Jack Flaherty entered the 2019 season as a dark horse to win the NL Cy Young Award, but he posted a 4.64 ERA in his first 18 starts. After the All-Star break, however, Flaherty almost single-handedly carried the Cardinals to the division title. He went 7-2 with a 0.91 ERA and 0.715 WHIP in 15 starts, holding opponents to a measly .424 OPS.
Although the Cardinals did not get the expected production from free agent signings Paul Goldschmidt and Andrew Miller, the likes of Kolten Wong and Dexter Fowler had big years for the Redbirds. St. Louis stalwarts Yadier Molina and Adam Wainwright were also major contributors in the second half.
St. Louis went 47-27 after the break, including a September sweep of the Cubs at Wrigley Field that all but clinched the division (despite a massive push from the Milwaukee Brewers). They have gotten hot at just the right time.
Atlanta’s postseason rotation looks a whole lot different than it did at the beginning of the season. Kevin Gausman was waived in August, and right-hander Julio Teheran essentially pitched his way off of the postseason roster with a 6.56 ERA in September. Instead, the Braves will rely on Sorokoa, Fried, Keuchel and Mike Foltynewicz to match up against the Cardinals rotation.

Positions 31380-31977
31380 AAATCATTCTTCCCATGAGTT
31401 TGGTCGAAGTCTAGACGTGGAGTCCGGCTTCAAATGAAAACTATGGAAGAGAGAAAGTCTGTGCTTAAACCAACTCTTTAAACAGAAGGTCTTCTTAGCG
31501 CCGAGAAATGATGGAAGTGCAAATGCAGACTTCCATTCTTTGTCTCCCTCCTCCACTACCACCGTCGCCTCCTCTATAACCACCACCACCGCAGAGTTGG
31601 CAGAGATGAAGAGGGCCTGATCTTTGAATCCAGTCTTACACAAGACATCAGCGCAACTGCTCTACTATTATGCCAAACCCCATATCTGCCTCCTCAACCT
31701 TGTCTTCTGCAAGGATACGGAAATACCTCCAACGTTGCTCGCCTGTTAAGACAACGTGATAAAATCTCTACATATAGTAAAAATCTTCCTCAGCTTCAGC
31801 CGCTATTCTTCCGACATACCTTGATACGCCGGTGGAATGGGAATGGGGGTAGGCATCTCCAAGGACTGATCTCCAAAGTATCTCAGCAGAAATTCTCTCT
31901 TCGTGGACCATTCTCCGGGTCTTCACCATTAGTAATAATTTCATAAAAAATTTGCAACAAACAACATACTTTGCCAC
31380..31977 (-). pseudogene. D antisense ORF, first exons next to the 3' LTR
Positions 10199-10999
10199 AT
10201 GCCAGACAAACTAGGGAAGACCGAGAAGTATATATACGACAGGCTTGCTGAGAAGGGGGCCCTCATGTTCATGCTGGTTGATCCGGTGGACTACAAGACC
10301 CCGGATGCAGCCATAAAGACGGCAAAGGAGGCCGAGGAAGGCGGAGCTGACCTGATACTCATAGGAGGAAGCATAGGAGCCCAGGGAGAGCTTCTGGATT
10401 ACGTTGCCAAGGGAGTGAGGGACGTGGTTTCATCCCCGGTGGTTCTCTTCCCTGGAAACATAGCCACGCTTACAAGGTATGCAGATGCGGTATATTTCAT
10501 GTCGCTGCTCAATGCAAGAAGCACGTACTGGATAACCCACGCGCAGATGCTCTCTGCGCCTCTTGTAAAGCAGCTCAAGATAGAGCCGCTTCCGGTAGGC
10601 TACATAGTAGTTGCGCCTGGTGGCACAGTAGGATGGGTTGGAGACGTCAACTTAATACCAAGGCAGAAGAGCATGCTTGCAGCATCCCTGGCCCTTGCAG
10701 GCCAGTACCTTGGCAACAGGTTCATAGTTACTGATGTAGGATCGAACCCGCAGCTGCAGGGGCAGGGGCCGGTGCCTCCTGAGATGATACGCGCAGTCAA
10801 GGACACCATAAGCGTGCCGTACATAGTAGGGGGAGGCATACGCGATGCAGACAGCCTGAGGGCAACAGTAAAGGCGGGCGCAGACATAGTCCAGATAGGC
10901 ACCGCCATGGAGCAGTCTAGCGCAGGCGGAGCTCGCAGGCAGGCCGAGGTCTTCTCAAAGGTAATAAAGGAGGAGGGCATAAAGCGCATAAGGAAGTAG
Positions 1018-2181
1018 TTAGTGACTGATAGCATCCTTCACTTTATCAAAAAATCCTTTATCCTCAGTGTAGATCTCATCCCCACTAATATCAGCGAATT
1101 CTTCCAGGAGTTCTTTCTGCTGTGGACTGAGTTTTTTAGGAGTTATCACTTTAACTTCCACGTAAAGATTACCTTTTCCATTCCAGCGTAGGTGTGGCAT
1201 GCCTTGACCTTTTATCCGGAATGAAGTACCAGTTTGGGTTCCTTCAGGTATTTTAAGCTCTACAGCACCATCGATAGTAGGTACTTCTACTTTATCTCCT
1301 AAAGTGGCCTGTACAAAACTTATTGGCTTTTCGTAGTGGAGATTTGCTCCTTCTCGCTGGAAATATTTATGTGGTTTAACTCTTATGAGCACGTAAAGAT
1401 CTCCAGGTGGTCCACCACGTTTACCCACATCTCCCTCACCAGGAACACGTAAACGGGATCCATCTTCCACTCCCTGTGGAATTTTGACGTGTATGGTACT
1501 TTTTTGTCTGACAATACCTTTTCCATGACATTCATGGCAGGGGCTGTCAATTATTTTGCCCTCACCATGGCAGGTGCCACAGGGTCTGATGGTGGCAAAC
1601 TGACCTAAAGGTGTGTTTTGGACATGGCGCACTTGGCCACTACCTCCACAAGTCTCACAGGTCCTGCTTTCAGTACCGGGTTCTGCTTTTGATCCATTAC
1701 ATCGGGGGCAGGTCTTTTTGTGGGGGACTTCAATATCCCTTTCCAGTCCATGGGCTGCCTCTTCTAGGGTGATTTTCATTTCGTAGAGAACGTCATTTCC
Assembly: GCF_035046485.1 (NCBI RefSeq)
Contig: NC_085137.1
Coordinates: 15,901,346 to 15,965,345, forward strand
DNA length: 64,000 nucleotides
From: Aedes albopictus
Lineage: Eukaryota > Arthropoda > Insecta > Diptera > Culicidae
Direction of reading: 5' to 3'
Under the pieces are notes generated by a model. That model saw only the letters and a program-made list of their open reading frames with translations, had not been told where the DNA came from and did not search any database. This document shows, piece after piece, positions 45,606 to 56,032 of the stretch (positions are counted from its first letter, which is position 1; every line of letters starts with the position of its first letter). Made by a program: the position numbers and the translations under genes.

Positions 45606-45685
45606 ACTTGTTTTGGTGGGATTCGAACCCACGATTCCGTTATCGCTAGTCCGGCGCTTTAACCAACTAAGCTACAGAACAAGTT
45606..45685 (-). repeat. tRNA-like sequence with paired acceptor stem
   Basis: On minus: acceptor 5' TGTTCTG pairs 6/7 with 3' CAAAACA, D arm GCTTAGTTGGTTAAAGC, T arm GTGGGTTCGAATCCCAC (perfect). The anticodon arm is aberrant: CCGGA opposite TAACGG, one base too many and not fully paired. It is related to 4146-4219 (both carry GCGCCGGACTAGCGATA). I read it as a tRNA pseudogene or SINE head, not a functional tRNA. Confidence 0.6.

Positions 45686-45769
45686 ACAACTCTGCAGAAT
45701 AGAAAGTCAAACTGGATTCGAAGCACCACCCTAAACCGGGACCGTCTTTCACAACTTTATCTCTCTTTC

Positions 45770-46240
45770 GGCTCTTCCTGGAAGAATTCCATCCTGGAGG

Soroka is hardly the most dominant Cy Young candidate, but he is immensely effective. The 22-year-old has a ground ball rate over 50 percent, and he uses his sinker-changeup combination to keep hitters off balance. Obviously, Soroka comes form the same mold as Keuchel, who had a 60 percent ground ball rate and mixes both cutters and sinkers in with his changeup.
Fried and “Folty,” on the other hand, are more dynamic. Fried almost exclusively throws his fastball and breaking ball, and his curveball has been as sharp as any pitcher in the majors.
Foltynewicz was a bona fide ace in 2018, but injuries and early-season struggles cast an element of doubt on just how effective he could be when he returned from the Injured List in August. Foltynewicz laid those doubts to rest almost immediately.